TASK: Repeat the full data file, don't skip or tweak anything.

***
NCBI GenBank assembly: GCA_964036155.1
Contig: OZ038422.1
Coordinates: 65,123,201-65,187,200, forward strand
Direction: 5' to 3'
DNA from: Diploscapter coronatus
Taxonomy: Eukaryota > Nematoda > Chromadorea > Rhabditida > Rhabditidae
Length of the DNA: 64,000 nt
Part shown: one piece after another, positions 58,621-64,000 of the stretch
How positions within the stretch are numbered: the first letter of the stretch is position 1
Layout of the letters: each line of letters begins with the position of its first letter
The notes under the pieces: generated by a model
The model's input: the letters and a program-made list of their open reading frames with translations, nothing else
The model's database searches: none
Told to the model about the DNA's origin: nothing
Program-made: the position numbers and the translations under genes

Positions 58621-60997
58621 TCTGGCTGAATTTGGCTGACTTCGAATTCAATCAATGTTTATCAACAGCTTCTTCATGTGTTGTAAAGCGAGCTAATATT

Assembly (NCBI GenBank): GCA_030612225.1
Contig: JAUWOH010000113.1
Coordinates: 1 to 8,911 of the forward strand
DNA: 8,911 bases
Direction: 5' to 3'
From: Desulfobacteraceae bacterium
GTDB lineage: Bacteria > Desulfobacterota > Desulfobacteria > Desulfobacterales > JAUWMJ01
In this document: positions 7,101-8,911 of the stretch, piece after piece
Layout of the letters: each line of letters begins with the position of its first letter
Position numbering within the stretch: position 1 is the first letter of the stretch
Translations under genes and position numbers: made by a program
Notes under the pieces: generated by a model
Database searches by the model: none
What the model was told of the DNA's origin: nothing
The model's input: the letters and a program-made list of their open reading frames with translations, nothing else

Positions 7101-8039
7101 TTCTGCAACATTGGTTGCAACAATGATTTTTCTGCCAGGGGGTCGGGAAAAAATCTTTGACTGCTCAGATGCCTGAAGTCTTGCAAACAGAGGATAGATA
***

NCBI GenBank assembly: GCA_964036155.1
Contig: OZ038422.1
Coordinates: 65,123,201-65,187,200, forward strand
Direction: 5' to 3'
DNA from: Diploscapter coronatus
Taxonomy: Eukaryota > Nematoda > Chromadorea > Rhabditida > Rhabditidae
Length of the DNA: 64,000 nt
Part shown: one piece after another, positions 58,621-64,000 of the stretch
How positions within the stretch are numbered: the first letter of the stretch is position 1
Layout of the letters: each line of letters begins with the position of its first letter
The notes under the pieces: generated by a model
The model's input: the letters and a program-made list of their open reading frames with translations, nothing else
The model's database searches: none
Told to the model about the DNA's origin: nothing
Program-made: the position numbers and the translations under genes

Positions 58621-60997
58621 TCTGGCTGAATTTGGCTGACTTCGAATTCAATCAATGTTTATCAACAGCTTCTTCATGTGTTGTAAAGCGAGCTAATATT

Assembly (NCBI GenBank): GCA_030612225.1
Contig: JAUWOH010000113.1
Coordinates: 1 to 8,911 of the forward strand
DNA: 8,911 bases
Direction: 5' to 3'
From: Desulfobacteraceae bacterium
GTDB lineage: Bacteria > Desulfobacterota > Desulfobacteria > Desulfobacterales > JAUWMJ01
In this document: positions 7,101-8,911 of the stretch, piece after piece
Layout of the letters: each line of letters begins with the position of its first letter
Position numbering within the stretch: position 1 is the first letter of the stretch
Translations under genes and position numbers: made by a program
Notes under the pieces: generated by a model
Database searches by the model: none
What the model was told of the DNA's origin: nothing
The model's input: the letters and a program-made list of their open reading frames with translations, nothing else

Positions 7101-8039
7101 TTCTGCAACATTGGTTGCAACAATGATTTTTCTGCCAGGGGGTCGGGAAAAAATCTTTGACTGCTCAGATGCCTGAAGTCTTGCAAACAGAGGATAGATA